By Amantha Dickman
University of Nebraska-Lincoln
At the beginning of each new workday, Michael Berens, 57, sets the goal of aiming to improve someone’s life.
As an investigative reporter for the Chicago Tribune, Berens has spent 33 years writing about criminal matters from attempts to make peace with members of the Taliban through the University of Nebraska-Omaha, to the Illinois State Police’s use of flawed population estimates to generate inaccurate crime rate reports for dozens of cities.
Despite the varying subject possibilities, Berens keeps finding himself drawn back to investigating health care justice and potential reforms.
“In my early career, I focused on criminal justice. All my projects revolved around criminal justice. At the Tribune they said they liked my project work, but they told me to try something outside of criminal justice, so I became very interested in healthcare justice,” said Berens, in a phone interview.
“You have victims and bad guys, big pharmaceutical companies. There’s so much to report on. Nothing is off-limits, but I keep coming back. It’s a topic that is so rich and relevant to our lives. It impacts all of us.”
Recently, Berens has focused on writing a new series called “Suffering in Secret” about the state health care system. In 2016, after a thorough investigation, Berens published multiple pieces detailing the flaws within the management of group homes for the disabled in the state of Illinois. Neglect and abuse noticeably became widespread because of a lack of resources and funding in Illinois, which struggles to maintain a stable financial ground, he said.
Throughout the investigation, Berens uncovered 1,311 cases of documented harm to clients. At least 42 deaths were reported as resulting of abuse or neglect. In many of these cases, injuries and deaths were results of untrained staff members who failed to adequately supervise their clients. Furthermore, some of these group homes were assigned to investigate themselves, which led to mistreatment being ignored.
In his fifth installment of the series, Berens calls for reforms to state health care policy, saying, “This is the moral test of government.”
Many seem to agree that reforms are required to make the state health care system safer.
“There already has been [change]. They’ve opened cases from our reporting and closed eight homes and are moving 45 people to other homes. New reforms and house hearings are next week. This has generated commentary from officials who agree with us,” said Berens in an interview in December 2016.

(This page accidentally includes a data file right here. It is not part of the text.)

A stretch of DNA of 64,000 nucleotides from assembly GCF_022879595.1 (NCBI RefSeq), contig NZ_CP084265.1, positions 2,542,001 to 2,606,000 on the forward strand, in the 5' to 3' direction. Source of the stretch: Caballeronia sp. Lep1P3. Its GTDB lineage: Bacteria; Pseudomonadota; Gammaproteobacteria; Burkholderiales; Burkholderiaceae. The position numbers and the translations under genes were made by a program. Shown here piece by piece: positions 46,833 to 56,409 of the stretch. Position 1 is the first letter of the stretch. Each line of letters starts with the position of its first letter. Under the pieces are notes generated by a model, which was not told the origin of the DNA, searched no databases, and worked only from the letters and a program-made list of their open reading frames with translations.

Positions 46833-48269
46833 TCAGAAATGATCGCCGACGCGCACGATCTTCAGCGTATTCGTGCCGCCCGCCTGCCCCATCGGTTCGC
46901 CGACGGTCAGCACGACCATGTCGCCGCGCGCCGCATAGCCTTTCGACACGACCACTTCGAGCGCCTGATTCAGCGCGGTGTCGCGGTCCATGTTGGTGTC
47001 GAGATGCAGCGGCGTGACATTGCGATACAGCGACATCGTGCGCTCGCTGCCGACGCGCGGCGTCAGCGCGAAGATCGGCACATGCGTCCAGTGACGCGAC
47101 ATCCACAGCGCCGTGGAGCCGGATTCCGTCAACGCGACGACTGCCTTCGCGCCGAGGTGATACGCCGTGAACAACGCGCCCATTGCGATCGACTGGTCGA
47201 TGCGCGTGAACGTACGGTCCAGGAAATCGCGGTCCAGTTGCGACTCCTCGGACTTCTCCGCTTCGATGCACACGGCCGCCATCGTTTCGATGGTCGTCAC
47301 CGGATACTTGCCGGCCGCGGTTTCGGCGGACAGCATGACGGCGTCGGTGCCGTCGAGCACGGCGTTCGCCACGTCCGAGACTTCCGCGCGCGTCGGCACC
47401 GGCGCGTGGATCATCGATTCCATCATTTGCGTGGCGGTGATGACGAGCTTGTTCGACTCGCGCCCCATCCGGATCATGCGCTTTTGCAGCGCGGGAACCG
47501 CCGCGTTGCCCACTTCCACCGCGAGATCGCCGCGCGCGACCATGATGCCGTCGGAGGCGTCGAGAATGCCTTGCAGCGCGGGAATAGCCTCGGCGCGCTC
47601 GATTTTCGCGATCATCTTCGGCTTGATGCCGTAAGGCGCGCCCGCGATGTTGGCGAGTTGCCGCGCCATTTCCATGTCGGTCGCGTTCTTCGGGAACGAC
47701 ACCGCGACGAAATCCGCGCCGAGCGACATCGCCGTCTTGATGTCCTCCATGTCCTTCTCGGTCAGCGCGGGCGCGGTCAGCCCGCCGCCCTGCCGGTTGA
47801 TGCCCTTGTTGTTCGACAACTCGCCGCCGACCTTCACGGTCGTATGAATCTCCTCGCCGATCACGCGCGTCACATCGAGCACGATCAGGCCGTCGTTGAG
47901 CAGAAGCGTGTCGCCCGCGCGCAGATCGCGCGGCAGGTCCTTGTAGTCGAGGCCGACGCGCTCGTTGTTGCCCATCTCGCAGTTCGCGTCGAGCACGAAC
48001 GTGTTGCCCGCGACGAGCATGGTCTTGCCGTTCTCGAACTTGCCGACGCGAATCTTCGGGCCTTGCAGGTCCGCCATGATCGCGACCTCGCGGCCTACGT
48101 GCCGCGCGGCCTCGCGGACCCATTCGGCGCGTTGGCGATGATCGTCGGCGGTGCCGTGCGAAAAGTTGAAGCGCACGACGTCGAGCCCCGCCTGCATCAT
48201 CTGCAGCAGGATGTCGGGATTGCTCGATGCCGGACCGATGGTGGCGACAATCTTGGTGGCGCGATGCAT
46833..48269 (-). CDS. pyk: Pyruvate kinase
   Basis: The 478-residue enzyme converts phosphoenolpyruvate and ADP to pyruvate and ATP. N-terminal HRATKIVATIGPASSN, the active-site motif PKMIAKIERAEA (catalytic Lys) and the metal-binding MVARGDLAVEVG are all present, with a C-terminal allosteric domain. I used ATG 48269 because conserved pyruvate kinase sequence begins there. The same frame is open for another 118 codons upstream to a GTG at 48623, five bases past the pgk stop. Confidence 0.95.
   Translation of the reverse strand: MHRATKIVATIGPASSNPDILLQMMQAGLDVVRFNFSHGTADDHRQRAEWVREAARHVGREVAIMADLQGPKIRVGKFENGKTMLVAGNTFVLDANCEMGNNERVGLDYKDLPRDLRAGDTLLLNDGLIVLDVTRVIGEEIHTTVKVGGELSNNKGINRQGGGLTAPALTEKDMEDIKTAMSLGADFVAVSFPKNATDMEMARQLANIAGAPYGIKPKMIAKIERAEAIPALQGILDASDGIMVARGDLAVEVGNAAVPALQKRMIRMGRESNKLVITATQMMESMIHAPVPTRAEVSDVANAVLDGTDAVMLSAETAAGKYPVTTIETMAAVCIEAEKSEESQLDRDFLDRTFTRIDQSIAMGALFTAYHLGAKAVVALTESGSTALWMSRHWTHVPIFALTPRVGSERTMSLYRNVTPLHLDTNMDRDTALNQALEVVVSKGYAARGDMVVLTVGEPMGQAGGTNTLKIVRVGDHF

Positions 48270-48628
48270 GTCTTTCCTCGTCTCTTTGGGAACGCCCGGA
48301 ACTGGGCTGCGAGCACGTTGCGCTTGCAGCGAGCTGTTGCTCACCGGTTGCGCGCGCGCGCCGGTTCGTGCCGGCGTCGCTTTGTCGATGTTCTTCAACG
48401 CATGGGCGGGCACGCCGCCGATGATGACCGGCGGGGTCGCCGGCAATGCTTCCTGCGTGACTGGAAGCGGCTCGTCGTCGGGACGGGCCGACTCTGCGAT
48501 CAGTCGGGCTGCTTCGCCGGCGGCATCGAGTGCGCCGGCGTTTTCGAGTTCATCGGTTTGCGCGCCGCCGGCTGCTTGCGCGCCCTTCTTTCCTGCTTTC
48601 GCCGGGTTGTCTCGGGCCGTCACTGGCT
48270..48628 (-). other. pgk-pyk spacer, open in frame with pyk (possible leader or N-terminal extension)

It is this call for reforms and dedication that has won Berens many awards. Though he claims the awards are simply an acknowledgement of good writing, more goes into a story than just words.
In 1995 and 2007, Berens was a nominee for the Pulitzer Prize for Investigative Reporting. In 2012, he finally won.
Berens also won the Worth Bingham Prize for Investigative Journalism in 2010, which honors any newspaper or journalist for investigative reporting of stories that concern the public at a national level and aims to reform public ills.
The story that nominated him for the Worth Bingham Prize was a series called “Seniors for Sale.” Similar to “Suffering in Secret,” the story focused on how money and politics in the area overshadowed the proper care for elderly adults, leading to cases of abuse, neglect and exploitation in family homes.
Berens’ work shares a common theme: it’s an attempt to fix social ills and create a community where all have a chance to live healthy and happy lives. The desire to make the ideal community a reality has driven Berens to pursue justice for those who seek it.
His interest in seeking justice started early. As a college student, he pursued a degree in journalism at The Ohio State University. While there, he applied at two newspapers for the position of copy boy. The Columbus Dispatch hired him.
“I started at the bottom. I set up the Christmas tree and got the mail,” said Berens.
After a while, he got the break he needed to step foot into the world of journalism.
“After working as a copy boy, there was a chance to become the police beat reporter. They gave me the job and I worked there for the next 13 years. They had a policy saying they needed five years experience and I was lucky. They broke that rule and hired me. For me to start off at a big place like that was a dream come true and rare,” said Berens.
After those thirteen years, he transferred to the Chicago Tribune and then to The Seattle Times. In the end, he returned to the Chicago Tribune.
“Even though I left, the Chicago Tribune wanted me back,” said Berens. “The Tribune offered a chance to do high-quality journalism. Where I was in Seattle, was the best paper in the country for investigative journalism. But it was getting smaller and smaller all the time. Chicago represented the kind of journalism I wanted to do: My goal is change.”
A note about the content: This site showcases the final projects of University of Nebraska-Lincoln editing students. Each semester, students pick a journalist or communications professional to profile. This is their work.
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